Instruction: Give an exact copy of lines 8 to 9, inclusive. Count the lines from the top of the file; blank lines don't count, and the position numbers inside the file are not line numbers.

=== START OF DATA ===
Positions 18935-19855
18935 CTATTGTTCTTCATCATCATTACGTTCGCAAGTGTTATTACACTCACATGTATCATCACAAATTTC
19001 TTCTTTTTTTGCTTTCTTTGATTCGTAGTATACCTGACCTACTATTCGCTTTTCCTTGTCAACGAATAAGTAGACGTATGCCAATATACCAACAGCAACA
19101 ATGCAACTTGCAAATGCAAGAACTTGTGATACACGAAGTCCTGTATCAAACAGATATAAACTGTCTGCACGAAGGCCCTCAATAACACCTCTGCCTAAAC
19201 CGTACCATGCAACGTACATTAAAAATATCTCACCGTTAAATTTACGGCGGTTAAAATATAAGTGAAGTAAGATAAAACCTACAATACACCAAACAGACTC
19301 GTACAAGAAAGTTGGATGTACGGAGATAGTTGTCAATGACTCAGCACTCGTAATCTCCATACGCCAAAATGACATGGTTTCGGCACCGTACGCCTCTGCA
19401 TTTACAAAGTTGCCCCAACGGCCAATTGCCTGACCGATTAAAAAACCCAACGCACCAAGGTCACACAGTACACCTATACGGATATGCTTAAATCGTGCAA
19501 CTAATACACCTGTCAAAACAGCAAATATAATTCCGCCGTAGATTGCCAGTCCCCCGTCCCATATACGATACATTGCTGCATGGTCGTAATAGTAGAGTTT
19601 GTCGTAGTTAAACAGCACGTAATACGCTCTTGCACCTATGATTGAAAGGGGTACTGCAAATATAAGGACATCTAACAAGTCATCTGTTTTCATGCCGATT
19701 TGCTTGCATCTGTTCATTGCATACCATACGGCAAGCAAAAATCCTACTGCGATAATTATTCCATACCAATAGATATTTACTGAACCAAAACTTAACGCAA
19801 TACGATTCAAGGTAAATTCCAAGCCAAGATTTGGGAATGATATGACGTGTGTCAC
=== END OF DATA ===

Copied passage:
19501 CTAATACACCTGTCAAAACAGCAAATATAATTCCGCCGTAGATTGCCAGTCCCCCGTCCCATATACGATACATTGCTGCATGGTCGTAATAGTAGAGTTT
19601 GTCGTAGTTAAACAGCACGTAATACGCTCTTGCACCTATGATTGAAAGGGGTACTGCAAATATAAGGACATCTAACAAGTCATCTGTTTTCATGCCGATT